The UK’s Financial Conduct Authority (FCA) has taken its first enforcement action against a firm for improperly reporting details of trading in exchange traded derivatives under EMIR. This shows the hardened stance that the FCA is taking towards these type of reporting obligations, resulting in a £34.5 million fine against Merrill Lynch International.
Under the European Markets Infrastructure Regulation (EMIR), firms have obligations to properly report details of trading in exchange traded derivatives. This reporting is instrumental for oversight as it helps authorities assess and address any inherent levels of risk across financial systems.
Mark Steward, FCA Executive Director of Enforcement and Market Oversight, commented: “Effective market oversight depends on accurate and timely reporting of transactions. The obligations under EMIR, as with MiFID, are key aspects of such oversight.”
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The reporting requirement is nothing new and was initially implemented as a reform following the financial crisis in 2008 to improve transparency within the financial markets. In an effort to sharpen its teeth, the FCA’s inaugural action is a sizeable fine against Merrill Lynch International.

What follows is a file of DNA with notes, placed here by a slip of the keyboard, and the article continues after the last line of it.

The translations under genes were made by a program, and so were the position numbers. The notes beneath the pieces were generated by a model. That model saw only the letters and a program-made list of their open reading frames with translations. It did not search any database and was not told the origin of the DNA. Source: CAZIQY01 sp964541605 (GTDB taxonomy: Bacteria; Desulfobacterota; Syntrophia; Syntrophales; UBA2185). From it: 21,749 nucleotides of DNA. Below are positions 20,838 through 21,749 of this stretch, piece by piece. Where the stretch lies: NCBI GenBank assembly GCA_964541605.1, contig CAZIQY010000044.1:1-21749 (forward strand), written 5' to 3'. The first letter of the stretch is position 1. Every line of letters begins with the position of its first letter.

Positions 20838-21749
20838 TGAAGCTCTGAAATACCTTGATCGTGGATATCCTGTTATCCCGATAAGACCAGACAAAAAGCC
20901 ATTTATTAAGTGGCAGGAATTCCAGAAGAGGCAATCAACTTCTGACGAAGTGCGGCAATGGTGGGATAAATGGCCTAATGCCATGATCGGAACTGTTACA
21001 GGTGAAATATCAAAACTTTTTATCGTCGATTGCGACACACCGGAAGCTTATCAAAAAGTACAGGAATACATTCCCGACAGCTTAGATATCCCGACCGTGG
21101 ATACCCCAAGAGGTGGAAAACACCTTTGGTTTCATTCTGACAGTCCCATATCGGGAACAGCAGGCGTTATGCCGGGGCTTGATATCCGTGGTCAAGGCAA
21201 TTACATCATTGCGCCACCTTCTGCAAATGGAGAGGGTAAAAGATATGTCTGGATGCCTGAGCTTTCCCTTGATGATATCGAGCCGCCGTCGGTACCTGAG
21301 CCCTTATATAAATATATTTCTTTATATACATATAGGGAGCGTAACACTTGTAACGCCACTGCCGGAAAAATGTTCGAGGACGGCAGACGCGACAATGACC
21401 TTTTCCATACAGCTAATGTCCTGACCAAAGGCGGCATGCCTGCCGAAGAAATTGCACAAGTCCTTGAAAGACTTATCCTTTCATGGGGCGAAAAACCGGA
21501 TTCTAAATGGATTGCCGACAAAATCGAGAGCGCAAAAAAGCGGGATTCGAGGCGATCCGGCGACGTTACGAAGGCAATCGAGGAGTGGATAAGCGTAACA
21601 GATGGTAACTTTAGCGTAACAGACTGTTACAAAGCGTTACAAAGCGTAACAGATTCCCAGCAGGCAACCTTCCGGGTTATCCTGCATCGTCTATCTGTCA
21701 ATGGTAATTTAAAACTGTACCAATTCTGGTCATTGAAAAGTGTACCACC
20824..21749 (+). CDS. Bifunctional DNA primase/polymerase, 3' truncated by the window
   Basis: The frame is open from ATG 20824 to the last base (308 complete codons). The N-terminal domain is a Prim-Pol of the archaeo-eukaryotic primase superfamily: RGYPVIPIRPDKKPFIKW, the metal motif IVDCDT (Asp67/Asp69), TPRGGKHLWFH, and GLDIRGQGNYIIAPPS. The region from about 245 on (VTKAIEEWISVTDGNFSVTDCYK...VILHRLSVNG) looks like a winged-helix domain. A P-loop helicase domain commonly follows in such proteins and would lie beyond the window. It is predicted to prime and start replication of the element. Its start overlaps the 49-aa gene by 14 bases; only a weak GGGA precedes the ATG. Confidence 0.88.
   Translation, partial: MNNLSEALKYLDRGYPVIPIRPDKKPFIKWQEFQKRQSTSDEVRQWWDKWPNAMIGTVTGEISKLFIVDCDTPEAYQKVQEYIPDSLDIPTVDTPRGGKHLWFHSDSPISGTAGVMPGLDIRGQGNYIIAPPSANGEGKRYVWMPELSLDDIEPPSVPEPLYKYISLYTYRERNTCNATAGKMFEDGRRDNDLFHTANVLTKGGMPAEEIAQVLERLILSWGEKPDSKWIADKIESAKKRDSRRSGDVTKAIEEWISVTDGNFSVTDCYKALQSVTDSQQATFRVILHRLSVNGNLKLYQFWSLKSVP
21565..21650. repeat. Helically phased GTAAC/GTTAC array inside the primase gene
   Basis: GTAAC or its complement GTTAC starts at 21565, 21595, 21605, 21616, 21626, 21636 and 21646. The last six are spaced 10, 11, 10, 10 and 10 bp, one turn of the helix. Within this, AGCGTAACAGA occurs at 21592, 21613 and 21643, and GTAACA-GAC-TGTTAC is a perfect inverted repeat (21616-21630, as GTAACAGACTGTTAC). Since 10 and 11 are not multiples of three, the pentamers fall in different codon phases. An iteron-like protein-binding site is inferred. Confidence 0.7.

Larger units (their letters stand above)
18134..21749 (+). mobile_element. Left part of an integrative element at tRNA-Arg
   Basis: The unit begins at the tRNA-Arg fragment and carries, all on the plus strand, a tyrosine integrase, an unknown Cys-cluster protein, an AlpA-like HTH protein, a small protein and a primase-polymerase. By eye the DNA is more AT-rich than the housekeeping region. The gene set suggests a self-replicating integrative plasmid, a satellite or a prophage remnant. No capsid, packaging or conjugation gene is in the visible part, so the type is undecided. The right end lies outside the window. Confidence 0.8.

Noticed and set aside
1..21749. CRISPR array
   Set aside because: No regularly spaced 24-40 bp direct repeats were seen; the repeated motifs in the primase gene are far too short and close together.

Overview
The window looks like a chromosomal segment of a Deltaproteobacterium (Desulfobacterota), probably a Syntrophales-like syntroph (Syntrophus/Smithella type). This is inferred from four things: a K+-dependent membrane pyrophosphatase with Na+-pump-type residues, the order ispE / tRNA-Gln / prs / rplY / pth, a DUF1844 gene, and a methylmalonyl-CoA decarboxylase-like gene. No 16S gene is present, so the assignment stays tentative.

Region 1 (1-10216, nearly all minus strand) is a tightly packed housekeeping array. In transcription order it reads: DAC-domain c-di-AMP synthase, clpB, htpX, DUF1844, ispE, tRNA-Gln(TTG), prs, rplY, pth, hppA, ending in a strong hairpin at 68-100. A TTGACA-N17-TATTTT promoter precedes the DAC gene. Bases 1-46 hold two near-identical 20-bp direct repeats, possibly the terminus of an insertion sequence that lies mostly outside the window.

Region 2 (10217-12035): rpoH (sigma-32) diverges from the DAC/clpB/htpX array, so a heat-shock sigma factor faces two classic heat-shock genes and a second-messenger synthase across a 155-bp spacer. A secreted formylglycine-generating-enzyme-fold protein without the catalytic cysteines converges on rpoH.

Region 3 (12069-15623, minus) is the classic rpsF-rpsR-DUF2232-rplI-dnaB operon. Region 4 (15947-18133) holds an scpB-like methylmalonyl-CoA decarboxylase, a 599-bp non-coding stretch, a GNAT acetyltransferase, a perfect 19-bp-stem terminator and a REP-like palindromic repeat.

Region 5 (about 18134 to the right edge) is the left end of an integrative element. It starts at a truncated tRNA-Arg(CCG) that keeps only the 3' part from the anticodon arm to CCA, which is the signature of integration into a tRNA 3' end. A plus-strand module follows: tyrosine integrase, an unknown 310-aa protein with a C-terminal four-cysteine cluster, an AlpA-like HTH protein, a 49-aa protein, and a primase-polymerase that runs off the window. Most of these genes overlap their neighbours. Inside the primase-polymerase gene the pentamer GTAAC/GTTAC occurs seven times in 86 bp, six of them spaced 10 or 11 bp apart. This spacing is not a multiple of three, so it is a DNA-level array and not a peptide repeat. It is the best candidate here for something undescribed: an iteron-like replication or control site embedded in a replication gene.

In particular, the group was fined £34,524,000 for failing to report 68.5 million exchange traded derivative transactions between February 12, 2014 and February 6, 2016. The size of the fine was influenced by Merrill Lynch International’s previous transaction reporting cases. Its most previous episode from the FCA drew swift cooperation from the group however.
“It is vital that reporting firms ensure their transaction reporting systems are tested as fit for purpose, adequately resourced and perform properly. There needs to be a line in the sand. We will continue to take appropriate action against any firm that fails to meet requirements,” Mr. Steward explained.
Despite the hefty fine, Merrill Lynch International actually received a 30 percent reduction of the overall penalty. This was due in part to the group settling at an early stage of the investigation – absent this consideration, the total fine would have amounted to £49,320,000.
“This is lot bigger fine than expected, and well above the MiFID I fines that topped out in the tens of millions of dollars. EMIR has been around for nearly four years and everyone kept asking if market participants are actually about to get punished for incorrect reports. Although it took nearly four years, the FCA is showing that they take look at trading information seriously and value the data,” noted Ron Finberg, who oversees business development at Cappitech.